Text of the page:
One new model of delivery is technology-based mental health services. Technology-based mental health services offer a host of features that can address several of these barriers and might be particularly useful among new and expectant mothers. First, technology-based interventions move the intervention outside of traditional clinics and into people’s households. Services can be available 24/7, on demand, which might be useful for women whose demanding schedules often offer only brief pockets of availability throughout the day. They can be less stigmatizing and the use of peer support embedded with these interventions could help normalize the experience of perinatal depression and anxiety. Indeed, many women express interest in the use of Internet-based health care resources during the perinatal period . Furthermore, Internet-based resources for perinatal depression and anxiety have demonstrated feasibility and efficacy [ - ]. For example, a pilot trial of an interactive guided Web-based intervention for mothers with postpartum depression found significant reductions in depressive symptoms with 77% reporting clinically important improvement on the Patient Health Questionnaire [ ]. In a randomized controlled trial comparing computerized behavioral activation for postpartum depression to treatment as usual (limited access to the Internet website), medium to large effect sizes favored women who received the computerized treatment on scores of depression (d=0.87) and anxiety (d=0.59) [ ]. In addition, a randomized control trial investigating therapist-assisted online therapy for postpartum depression found greater reductions in depressive symptoms from participants receiving the intervention compared to a waiting list condition [ ]. Finally, a study investigating the feasibility of an Internet-facilitated intervention for disadvantaged mothers with elevated symptoms of depression found greater reduction in depressive symptoms for participants in the intervention group compared to waiting list condition [ ].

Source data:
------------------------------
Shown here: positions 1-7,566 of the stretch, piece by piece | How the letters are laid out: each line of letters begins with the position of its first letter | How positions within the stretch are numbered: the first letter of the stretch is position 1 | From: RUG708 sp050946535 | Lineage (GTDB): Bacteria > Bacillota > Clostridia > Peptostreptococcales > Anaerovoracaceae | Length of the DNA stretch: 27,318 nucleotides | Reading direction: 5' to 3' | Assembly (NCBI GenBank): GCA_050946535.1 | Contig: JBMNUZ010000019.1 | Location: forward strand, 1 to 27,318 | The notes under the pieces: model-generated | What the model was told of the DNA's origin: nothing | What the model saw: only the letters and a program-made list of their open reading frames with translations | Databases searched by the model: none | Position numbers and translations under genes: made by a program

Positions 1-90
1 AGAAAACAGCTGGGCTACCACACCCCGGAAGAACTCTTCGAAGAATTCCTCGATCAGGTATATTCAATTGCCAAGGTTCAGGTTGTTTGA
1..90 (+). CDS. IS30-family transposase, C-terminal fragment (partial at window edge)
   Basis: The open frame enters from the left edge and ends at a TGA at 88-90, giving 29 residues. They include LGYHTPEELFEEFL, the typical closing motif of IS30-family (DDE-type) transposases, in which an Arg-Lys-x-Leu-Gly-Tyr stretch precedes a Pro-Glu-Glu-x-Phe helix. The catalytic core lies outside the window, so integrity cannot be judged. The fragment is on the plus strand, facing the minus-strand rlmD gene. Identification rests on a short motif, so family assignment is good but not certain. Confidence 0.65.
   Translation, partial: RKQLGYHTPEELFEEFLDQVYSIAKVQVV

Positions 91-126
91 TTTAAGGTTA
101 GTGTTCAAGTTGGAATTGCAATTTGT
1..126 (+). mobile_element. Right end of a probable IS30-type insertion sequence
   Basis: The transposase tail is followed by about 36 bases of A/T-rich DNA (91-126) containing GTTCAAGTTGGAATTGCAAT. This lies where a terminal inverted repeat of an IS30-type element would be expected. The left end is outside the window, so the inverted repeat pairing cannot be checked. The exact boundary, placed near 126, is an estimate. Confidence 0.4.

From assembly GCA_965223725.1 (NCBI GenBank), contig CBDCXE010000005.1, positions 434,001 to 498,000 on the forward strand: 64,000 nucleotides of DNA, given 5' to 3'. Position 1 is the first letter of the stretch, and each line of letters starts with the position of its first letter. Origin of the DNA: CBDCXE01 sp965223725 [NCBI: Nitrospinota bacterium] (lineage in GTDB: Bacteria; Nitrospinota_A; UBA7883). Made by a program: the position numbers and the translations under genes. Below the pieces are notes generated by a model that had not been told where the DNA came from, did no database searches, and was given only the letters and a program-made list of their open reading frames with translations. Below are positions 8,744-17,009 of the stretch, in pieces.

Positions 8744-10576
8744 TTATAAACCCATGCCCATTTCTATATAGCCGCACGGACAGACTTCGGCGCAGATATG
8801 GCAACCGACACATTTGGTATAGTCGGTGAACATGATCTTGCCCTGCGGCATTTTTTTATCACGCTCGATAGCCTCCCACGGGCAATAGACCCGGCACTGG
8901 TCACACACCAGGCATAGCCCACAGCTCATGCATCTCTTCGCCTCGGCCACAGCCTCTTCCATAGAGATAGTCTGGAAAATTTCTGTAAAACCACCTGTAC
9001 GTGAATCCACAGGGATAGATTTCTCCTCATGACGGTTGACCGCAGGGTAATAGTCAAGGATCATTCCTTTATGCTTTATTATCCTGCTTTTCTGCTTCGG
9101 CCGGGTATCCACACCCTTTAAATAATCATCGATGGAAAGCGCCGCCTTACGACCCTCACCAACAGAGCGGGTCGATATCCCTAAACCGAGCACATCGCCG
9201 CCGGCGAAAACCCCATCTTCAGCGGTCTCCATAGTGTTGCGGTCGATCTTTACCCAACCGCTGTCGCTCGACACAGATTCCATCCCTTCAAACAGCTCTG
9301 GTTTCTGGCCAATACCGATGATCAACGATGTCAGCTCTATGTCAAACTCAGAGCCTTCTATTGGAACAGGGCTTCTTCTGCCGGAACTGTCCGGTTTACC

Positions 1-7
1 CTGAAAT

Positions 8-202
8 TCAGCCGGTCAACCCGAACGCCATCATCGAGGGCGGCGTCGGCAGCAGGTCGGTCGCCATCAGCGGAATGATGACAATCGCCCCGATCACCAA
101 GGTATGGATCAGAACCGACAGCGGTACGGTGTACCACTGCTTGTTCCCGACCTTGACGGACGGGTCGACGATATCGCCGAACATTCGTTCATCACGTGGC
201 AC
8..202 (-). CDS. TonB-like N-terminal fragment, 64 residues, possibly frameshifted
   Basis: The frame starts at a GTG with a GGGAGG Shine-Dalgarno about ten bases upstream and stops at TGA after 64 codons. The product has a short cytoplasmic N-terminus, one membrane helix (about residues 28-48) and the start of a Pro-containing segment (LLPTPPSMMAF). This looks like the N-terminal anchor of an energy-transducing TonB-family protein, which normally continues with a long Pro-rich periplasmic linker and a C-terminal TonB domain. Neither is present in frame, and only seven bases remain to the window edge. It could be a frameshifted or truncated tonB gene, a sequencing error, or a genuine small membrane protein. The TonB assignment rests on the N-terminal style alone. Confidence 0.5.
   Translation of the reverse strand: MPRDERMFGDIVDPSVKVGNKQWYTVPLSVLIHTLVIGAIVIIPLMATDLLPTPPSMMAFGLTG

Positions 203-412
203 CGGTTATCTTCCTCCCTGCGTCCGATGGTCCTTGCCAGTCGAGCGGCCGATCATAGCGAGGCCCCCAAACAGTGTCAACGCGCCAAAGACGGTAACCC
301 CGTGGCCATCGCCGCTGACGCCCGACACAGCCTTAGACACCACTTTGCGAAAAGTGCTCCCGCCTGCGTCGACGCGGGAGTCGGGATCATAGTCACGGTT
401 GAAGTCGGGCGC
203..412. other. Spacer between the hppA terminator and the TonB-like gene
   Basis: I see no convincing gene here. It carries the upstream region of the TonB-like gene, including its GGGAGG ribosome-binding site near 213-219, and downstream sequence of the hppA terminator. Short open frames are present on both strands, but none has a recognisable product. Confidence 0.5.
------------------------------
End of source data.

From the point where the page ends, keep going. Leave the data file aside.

Leveraging eHealth Products to Enhance Care